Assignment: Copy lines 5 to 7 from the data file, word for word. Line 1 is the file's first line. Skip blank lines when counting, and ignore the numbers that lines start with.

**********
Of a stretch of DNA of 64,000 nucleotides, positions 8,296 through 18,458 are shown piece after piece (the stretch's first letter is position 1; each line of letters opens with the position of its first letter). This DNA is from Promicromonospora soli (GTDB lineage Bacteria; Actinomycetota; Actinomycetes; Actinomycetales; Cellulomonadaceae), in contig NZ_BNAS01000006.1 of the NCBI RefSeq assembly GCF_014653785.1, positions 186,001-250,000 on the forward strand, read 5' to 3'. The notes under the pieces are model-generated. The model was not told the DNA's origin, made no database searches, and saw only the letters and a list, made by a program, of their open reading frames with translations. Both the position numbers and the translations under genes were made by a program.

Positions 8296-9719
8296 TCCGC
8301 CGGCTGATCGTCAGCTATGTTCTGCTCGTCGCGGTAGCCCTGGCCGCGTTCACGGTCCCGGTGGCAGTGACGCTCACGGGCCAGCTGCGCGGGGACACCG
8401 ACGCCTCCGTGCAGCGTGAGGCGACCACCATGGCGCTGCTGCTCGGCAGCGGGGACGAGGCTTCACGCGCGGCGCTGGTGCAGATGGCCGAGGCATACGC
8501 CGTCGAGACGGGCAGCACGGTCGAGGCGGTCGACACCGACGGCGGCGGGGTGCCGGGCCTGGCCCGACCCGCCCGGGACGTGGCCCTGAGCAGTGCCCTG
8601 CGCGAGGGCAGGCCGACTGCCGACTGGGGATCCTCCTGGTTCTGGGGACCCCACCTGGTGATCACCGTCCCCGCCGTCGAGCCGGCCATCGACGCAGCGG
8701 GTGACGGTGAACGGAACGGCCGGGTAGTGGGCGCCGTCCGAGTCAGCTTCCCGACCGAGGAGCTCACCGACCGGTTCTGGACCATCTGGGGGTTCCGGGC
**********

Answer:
8401 ACGCCTCCGTGCAGCGTGAGGCGACCACCATGGCGCTGCTGCTCGGCAGCGGGGACGAGGCTTCACGCGCGGCGCTGGTGCAGATGGCCGAGGCATACGC
8501 CGTCGAGACGGGCAGCACGGTCGAGGCGGTCGACACCGACGGCGGCGGGGTGCCGGGCCTGGCCCGACCCGCCCGGGACGTGGCCCTGAGCAGTGCCCTG
8601 CGCGAGGGCAGGCCGACTGCCGACTGGGGATCCTCCTGGTTCTGGGGACCCCACCTGGTGATCACCGTCCCCGCCGTCGAGCCGGCCATCGACGCAGCGG